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Suppose I have following files

     include 'file_A';
     include 'file_B';

a function defined foo() in file_B, is there any way to use it in file_A by any means???

actually, I am working in a application where a range of different functions are defined in modules, I want to use these function across the modules without looking where it defined included before or after the file even.

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I would say no, but following your question, maybe I hope not. –  Jared Farrish Apr 18 '11 at 3:38
Spider-code, spider-code, does whatever, some spider-code does. Can it call, a random function, no it can't, because it's interpreted. ... Try having some structure to your modules. When you generate a call graph and it looks like a hideous spiderweb, you're doing something wrong. –  Borealid Apr 18 '11 at 3:42
@Borealid - Yeah, but we have all been there, out of control of what code was running, yet responsible. –  Jared Farrish Apr 18 '11 at 3:44

1 Answer 1

up vote 2 down vote accepted

As PHP is an interpreted language, you cannot do this.

What I would do as a solution is extract the methods you need to share into a CommonMethods class or something similar. Make them static if possible.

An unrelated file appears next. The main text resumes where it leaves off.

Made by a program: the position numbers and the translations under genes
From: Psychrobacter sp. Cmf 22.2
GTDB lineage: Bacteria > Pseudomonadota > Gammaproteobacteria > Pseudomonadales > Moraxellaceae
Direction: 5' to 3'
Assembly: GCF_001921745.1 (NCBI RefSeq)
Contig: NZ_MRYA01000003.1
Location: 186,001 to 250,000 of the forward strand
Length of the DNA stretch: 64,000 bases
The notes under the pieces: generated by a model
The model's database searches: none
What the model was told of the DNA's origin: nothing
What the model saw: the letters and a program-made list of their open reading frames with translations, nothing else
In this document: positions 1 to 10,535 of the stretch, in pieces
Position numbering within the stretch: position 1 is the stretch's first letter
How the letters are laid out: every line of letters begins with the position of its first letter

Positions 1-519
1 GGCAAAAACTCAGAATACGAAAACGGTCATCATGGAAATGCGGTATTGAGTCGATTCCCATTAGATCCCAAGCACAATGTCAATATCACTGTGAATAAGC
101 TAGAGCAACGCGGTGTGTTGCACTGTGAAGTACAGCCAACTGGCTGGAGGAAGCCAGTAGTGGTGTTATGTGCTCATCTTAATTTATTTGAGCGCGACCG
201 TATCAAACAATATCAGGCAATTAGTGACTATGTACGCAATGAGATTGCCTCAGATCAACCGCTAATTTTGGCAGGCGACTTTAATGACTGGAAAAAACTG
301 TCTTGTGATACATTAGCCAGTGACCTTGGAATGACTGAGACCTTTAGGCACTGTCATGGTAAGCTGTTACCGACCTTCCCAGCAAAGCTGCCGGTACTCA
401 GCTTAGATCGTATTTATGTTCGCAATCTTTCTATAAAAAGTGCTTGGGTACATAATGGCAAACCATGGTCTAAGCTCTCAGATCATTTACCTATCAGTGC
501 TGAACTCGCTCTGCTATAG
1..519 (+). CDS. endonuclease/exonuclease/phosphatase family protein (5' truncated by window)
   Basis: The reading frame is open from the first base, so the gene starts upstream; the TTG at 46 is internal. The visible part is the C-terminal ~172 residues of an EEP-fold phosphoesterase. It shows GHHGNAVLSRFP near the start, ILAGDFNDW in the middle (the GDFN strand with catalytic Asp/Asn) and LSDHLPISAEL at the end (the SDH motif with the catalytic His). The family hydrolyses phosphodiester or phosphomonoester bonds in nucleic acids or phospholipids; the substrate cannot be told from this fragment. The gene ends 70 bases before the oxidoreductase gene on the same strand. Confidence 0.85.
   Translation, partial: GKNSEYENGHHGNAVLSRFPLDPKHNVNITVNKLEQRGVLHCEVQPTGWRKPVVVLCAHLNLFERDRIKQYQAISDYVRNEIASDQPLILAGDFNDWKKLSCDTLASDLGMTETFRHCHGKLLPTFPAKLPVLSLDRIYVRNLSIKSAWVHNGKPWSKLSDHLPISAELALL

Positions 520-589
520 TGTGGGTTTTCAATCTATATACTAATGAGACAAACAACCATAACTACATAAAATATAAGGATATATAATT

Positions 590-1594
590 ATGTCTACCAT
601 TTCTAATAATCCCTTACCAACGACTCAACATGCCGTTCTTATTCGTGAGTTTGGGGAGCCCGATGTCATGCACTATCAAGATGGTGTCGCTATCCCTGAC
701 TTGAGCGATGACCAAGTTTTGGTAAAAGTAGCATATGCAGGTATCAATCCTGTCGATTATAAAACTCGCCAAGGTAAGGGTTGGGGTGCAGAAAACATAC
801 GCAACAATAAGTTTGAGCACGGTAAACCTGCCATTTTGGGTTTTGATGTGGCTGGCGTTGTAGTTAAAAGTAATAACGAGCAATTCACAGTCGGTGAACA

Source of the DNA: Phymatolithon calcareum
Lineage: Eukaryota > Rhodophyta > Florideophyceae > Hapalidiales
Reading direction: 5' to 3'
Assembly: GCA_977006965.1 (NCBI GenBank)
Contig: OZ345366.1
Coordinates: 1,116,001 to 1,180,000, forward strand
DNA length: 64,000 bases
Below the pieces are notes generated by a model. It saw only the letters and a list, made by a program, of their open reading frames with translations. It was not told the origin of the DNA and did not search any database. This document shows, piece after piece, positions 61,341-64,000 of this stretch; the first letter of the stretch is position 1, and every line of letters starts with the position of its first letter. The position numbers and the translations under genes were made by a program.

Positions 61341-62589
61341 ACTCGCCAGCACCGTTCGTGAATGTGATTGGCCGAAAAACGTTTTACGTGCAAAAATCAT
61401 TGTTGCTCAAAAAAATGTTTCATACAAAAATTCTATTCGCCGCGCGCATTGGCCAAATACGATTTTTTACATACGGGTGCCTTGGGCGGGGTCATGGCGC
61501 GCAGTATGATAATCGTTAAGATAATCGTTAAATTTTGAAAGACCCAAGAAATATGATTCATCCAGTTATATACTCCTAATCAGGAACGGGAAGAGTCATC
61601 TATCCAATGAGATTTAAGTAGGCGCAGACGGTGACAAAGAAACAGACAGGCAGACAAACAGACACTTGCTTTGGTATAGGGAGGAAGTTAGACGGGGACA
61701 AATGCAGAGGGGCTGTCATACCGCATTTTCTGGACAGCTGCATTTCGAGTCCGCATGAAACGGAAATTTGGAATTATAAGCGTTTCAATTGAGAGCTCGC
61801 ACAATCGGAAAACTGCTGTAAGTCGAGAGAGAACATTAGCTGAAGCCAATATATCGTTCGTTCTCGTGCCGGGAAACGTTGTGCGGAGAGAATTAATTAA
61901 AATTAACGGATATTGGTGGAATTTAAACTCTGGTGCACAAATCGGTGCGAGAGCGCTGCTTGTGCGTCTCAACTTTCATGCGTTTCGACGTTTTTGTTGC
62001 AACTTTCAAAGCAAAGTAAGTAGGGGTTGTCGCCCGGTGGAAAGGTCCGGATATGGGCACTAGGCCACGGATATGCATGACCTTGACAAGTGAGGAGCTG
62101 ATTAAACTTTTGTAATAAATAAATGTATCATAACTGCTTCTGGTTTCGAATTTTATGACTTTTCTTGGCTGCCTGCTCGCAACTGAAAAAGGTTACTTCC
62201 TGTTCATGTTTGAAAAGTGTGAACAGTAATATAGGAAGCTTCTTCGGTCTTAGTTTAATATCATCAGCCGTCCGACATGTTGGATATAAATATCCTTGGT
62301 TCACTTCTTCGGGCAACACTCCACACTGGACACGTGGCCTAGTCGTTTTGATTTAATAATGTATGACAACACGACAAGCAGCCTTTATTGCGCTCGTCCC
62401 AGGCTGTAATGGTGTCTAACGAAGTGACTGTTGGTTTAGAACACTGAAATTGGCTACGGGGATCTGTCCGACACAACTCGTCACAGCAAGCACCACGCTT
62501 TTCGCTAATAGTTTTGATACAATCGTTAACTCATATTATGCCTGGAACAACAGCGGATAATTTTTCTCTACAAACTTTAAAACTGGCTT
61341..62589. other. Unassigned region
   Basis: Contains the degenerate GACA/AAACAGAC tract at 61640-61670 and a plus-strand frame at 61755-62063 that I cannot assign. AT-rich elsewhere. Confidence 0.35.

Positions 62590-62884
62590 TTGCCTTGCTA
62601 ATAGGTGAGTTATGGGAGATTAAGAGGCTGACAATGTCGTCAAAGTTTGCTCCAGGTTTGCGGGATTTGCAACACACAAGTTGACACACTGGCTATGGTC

Then include the CommonMethods file before file_A and file_B.

I'd spend a little time researching design patterns for PHP before continuing your project. Spaghetti code is never a good thing.

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Spaghetti code? Did you say spaghetti code? I like spaghetti. I like ravioli. Can you program in ravioli? Gnocchi? I like Italian food. –  Jared Farrish Apr 18 '11 at 3:55
+1 for mentioning Spaghetti code... I haven't heard that term for a very long time –  Wh1T3h4Ck5 Apr 18 '11 at 4:00
It's the first thing I think of when PHP is mentioned. Not necessarily due to the language itself, but the programmers I've dealt with who utilize it. I've seen terrible examples of spaghetti code. And not just regular spaghetti, we're talking angel hair. –  Chuck Callebs Apr 18 '11 at 4:23

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